Good, I'm not crazy, the poll agrees with me...cos it's gotta be Anderson. Rick's great, but lotsa guys did "keyboards." Chris and Bill are great, but lotsa guys did "rhythm." And Howe's country licks were definitely different and distinct, but integral to the sound of YES? NO. Heh. God I'm clever. 

Ahem. But it is the helium induced vocals of one J. Anderson that make all Yes albums sound like Yes albums. The vocals and the spiritual, mystical hoo-hah. The best bet, I would think, is not to look at the albums minus key members, but to look at said members solo works. I'm mainly familiar with Anderson and Wakeman, but it's easy to tell between those two who sounds more like "classic" Yes...

"There seem to be quite a large percentage of young American boys out there tonight. A long way from home, eh? Well so are we... Gotta stick together." -I. Anderson
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Post Options Post Options   Quote Dellinger Quote  Post ReplyReply Direct Link To This Post Posted: January 14 2013 at 14:41
Originally posted by twosteves


Originally posted by robotson21

I think the album to judge Yes without Squire is the Anderson, Bruford, Wakeman, Howe album - which I didn't think was very good. Over produced. Too much Anderson  'New Age'. Maybe lacking some rock ooomph from Squire???

I love Anderson's singing but with ABWH and with subsequent Yes albums there was too much ANderson airey fairy stuff (as Howe had said) and not enough jamming by the 3 great guys Howe, White and Squire. Hope new album has more playing less lyrics.


But ABWH would have to be compared with Trevor Rabin's Yes, not with the Yes of the 70's, to put it in perspective of the times...
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Post Options Post Options   Quote twosteves Quote  Post ReplyReply Direct Link To This Post Posted: January 14 2013 at 17:54
Originally posted by Dellinger

Originally posted by twosteves


Originally posted by robotson21

I think the album to judge Yes without Squire is the Anderson, Bruford, Wakeman, Howe album - which I didn't think was very good. Over produced. Too much Anderson  'New Age'. Maybe lacking some rock ooomph from Squire???

I love Anderson's singing but with ABWH and with subsequent Yes albums there was too much ANderson airey fairy stuff (as Howe had said) and not enough jamming by the 3 great guys Howe, White and Squire. Hope new album has more playing less lyrics.


But ABWH would have to be compared with Trevor Rabin's Yes, not with the Yes of the 70's, to put it in perspective of the times...

well I like ABWH better in that case--at least I still listen to it now and then for the playing---can't say the same for Yes west
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Post Options Post Options   Quote Dellinger Quote  Post ReplyReply Direct Link To This Post Posted: January 14 2013 at 18:20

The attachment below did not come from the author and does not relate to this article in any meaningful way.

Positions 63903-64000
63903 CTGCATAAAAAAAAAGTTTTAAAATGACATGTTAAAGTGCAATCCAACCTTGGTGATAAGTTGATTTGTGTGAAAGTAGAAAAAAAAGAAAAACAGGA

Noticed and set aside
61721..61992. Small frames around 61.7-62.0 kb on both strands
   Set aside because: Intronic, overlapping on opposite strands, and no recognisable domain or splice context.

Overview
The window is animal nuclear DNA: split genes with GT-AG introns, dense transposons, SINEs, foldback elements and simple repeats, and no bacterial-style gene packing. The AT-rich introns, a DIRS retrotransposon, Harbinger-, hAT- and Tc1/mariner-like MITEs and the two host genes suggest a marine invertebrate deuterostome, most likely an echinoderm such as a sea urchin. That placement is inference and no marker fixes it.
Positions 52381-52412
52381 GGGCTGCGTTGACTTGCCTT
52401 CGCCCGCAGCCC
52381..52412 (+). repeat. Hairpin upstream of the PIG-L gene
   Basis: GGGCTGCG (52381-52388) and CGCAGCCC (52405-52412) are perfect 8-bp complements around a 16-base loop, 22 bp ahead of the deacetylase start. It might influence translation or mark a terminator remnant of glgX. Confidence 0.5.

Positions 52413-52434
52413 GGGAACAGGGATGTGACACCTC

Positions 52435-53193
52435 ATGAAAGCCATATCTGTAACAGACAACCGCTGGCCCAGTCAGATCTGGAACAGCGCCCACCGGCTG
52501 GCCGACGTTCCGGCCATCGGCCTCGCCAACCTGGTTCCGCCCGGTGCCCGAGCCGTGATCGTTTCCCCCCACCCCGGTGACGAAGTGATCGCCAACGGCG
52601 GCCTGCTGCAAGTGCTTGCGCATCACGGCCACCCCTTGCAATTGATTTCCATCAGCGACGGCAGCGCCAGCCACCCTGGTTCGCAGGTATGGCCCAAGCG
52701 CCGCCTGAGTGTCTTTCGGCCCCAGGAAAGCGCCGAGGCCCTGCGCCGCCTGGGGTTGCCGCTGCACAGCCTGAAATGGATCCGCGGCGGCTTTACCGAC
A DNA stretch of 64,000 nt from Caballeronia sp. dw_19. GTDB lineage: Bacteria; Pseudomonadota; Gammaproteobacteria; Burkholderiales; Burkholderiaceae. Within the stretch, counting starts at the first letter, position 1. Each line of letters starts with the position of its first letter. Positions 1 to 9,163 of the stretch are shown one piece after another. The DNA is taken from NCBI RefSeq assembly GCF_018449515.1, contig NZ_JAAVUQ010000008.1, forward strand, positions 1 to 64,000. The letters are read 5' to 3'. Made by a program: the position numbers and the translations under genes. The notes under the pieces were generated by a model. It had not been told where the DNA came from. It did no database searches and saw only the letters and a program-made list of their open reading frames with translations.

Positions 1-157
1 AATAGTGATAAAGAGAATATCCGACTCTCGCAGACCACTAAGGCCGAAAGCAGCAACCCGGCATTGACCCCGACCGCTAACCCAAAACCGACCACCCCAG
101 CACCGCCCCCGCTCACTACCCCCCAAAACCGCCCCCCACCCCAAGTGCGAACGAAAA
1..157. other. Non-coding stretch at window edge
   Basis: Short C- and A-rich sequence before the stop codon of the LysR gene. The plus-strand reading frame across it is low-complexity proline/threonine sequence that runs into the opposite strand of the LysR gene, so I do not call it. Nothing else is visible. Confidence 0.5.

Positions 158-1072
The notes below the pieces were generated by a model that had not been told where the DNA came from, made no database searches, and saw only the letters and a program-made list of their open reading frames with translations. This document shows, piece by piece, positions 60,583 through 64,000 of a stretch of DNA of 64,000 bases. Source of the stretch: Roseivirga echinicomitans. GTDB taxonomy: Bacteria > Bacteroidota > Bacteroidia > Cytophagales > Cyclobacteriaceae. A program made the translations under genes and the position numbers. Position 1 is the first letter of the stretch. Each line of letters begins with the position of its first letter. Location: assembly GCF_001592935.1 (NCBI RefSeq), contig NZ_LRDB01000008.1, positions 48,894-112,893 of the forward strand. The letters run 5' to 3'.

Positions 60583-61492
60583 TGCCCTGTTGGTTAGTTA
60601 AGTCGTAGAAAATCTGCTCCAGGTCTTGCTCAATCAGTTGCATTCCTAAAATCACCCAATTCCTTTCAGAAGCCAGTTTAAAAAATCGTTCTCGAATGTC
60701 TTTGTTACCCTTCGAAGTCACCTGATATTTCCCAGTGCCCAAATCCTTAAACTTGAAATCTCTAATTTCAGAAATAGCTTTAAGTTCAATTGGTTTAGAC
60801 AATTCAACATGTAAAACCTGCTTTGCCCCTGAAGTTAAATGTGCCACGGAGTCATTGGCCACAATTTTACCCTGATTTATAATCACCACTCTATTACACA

Originally posted by twosteves


Originally posted by Dellinger

Originally posted by twosteves


Originally posted by robotson21

I think the album to judge Yes without Squire is the Anderson, Bruford, Wakeman, Howe album - which I didn't think was very good. Over produced. Too much Anderson  'New Age'. Maybe lacking some rock ooomph from Squire???

I love Anderson's singing but with ABWH and with subsequent Yes albums there was too much ANderson airey fairy stuff (as Howe had said) and not enough jamming by the 3 great guys Howe, White and Squire. Hope new album has more playing less lyrics.


But ABWH would have to be compared with Trevor Rabin's Yes, not with the Yes of the 70's, to put it in perspective of the times...

well I like ABWH better in that case--at least I still listen to it now and then for the playing---can't say the same for Yes west


However, by far my favourite song from either ABWH or Yes West is "Endless Dream".
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Post Options Post Options   Quote invisible-man Quote  Post ReplyReply Direct Link To This Post Posted: February 02 2013 at 15:14
Jon Anerson
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Post Options Post Options   Quote Ajay Quote  Post ReplyReply Direct Link To This Post Posted: February 02 2013 at 23:13
There are grounds for suggesting several members:

- Jon Anderson for overall musical direction,
- Steve Howe for his writing and playing,
- Chris Squire for his writing and playing and permanence,
- Rick Wakeman for bringing the classical influence which cemented their classic albums,
- Alan White for his rudimental (not rudimentary) drumming and his energy and his ears which are THIS BIG.

But the crux of Yes, what made their classic albums unique, was never being the outlet for a single person's vision e.g. ELO, Tull. What you hear on Close To The Edge, on Tales, on Going For The One, is a bunch of excellent musicians all in the same room and arguing over everything. Take that away and you're left with some interesting solo work - but it's not Yes.